Advanced Configuration (Services & JAVA HEAP)
Once you’ve confirmed everything is setup and you’re receiving data, you may need to tweak it a bit to perform well. Our environment is pretty big – 16,000 users total (not all using the internet at the same time), but the default install will choke and crash before lunch time, so I’ve had to change some stuff. First off, let’s set Elasticsearch to run as a service and update the Java memory settings. Then we’ll install Logstash and Kibana as services.
- Navigate to C:\elk\elasticsearch\bin
- Run the command “service install”
- Run the command “service manager”
- Set the Java Virtual Machine path to your JRE install directory with the jvm.dll (mine was ‘C:\Program Files\Java\jre1.8.0_102\bin\server\jvm.dll’) – your version may differ, so look for the similar path.
- Update the memory pool to 50% of the actual RAM in your system. My server has 24GB of RAM, so I’ve set the memory pool to 12GB.
Elasticsearch is now setup as a service with more memory for Java. This has stopped our server from crashing multiple times a day due to the load. Now let’s setup Logstash and Kibana as a service.
- Download NSSM @ http://nssm.cc/release/nssm-2.24.zip
- Extract and run command “nssm install X”, where X is the name of the service you want to install. We’ll set one up for logstash and kibana.
nssm install Logstash
- Setup the path and arguments that point to the config file.
nssm install Kibana
Setup the path and then dependencies of “Logstash” and “elasticsearch-service-x64”. This will make sure that Elasticsearch and Logstash services are both running before Kibana is allowed.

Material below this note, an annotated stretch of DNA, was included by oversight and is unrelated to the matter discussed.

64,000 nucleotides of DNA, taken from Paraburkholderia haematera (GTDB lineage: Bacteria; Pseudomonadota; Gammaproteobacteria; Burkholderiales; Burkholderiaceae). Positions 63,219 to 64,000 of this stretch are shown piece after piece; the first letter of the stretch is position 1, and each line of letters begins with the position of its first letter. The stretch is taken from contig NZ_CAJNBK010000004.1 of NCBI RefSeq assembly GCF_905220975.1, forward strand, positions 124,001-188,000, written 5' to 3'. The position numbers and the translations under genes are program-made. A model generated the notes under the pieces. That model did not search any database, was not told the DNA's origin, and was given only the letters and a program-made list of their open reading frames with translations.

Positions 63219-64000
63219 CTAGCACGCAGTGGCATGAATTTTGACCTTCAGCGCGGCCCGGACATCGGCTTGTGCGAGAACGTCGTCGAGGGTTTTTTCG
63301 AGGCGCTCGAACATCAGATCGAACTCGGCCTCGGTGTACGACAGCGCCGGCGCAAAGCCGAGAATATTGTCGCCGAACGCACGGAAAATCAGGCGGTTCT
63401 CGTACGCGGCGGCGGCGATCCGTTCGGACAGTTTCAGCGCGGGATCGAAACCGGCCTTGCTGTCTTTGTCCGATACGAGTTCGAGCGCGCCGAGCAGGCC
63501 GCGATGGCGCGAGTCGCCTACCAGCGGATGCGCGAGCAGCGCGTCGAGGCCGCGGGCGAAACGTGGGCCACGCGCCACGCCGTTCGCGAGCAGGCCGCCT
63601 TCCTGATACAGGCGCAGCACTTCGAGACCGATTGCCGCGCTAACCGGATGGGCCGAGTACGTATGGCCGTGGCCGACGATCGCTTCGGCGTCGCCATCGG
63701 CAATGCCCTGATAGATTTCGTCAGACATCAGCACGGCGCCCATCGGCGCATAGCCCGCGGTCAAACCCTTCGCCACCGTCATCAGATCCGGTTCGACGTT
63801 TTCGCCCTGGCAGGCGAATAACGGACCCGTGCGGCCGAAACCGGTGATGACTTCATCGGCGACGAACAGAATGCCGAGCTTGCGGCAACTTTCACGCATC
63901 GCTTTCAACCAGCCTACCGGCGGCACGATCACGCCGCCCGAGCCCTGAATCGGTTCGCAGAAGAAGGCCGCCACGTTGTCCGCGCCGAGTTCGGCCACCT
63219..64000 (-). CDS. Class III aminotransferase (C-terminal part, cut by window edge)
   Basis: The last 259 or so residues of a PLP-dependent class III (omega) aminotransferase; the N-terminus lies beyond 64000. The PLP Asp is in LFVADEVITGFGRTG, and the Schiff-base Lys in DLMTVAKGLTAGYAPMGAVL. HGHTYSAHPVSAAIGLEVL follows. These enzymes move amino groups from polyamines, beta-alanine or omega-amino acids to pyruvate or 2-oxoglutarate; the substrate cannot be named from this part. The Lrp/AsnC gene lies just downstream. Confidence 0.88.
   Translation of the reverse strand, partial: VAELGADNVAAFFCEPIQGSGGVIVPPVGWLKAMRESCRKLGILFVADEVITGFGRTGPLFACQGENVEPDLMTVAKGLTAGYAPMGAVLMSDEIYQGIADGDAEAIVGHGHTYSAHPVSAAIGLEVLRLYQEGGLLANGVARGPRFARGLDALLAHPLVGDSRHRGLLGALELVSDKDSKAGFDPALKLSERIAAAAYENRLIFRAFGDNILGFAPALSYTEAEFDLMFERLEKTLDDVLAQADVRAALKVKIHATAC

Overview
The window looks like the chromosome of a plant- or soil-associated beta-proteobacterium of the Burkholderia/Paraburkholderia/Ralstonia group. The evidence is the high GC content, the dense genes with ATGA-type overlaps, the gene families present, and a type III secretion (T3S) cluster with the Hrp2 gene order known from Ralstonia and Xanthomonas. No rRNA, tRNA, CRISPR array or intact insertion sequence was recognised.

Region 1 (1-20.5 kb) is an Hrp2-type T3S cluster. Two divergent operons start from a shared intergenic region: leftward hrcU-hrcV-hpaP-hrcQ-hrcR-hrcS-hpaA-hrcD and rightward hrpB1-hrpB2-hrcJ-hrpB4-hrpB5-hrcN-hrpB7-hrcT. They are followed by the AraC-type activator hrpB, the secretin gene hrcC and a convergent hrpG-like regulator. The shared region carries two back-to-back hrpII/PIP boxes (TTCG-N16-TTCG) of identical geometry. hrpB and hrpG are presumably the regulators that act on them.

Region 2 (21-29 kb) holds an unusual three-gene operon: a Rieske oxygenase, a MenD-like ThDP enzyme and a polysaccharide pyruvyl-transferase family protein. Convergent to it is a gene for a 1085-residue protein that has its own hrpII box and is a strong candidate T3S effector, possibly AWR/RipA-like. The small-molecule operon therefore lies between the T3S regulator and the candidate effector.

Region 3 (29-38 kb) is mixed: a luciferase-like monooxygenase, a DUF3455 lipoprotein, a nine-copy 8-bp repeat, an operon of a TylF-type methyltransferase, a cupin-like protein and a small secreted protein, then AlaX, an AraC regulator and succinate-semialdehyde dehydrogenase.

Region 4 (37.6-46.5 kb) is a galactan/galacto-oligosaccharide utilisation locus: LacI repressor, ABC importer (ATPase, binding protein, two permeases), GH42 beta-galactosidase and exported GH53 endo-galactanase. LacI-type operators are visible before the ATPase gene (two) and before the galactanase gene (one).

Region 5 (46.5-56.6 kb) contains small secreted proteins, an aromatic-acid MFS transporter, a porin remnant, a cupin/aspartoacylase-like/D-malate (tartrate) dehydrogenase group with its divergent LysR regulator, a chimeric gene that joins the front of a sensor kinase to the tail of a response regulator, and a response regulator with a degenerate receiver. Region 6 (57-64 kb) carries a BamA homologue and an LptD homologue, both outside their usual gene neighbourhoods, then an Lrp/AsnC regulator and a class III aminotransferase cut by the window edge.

At this point, you should have all 3 running as services. and the memory allocated automatically for Java:
Bonus: Redirect port 5601 to 80 and enable basic authentication
If you want to make things simpler and access the server via port 80 and enable authentication so others can’t get in and snoop, follow these steps:
- Download NGINX here: https://nginx.org/en/download.html
- Extract to C:\elk\nginx
- Edit the file “C:\elk\nginx\conf\nginx.conf” and replace with this code: http://pastebin.com/jzAhJdqe
- In the same directory, make a file called “.htpasswd”
- Generate a username and password via this site: http://www.htaccesstools.com/htpasswd-generator/
- Insert the generated code into the .htpasswd file.
- Start NGINX, and you should be able to access the site via http://localhost with authentication.
- If you get Internal 500 errors, it could be security rights to the password file – check the rights of the user that nginx is running under.
- There are tutorials online on how to setup NGINX as a service as well.
Bonus: Automatically Delete Old Indices
My server only has 150GB of free space on it, just because I don’t need to look at old data – we really only care about what’s going on that day, as we can always go into the firewall and run reports for older things. I wanted a way to delete older indices automatically, so here is what I’m doing:
- Download ‘Curator’: https://www.elastic.co/guide/en/elasticsearch/client/curator/current/windows-zip.html
- Extract to “C:\elk\curator”
- Create files called “action.yml” and “curator.yml” in the root Curator folder.
- ‘action.yml’ – copy this data into it: http://pastebin.com/BRFCry01
- ‘curator.yml’ – copy this data into it: http://pastebin.com/0JTQTrmw
- For this example, I’ve set “unit_count: 4” as the number of days to keep. Curator will delete all indices older than 4 days. Change this to however number of days you want to keep, and Curator will delete anything older.
- Open the command prompt at C:\elk\curator and run the command:
curator --config C:\elk\curator\curator.yml C:\elk\curator\action.yml
- The command specifies the config file loation, then the action to take. People normally have this in their user folder somewhere, but I like keeping all my files in one location.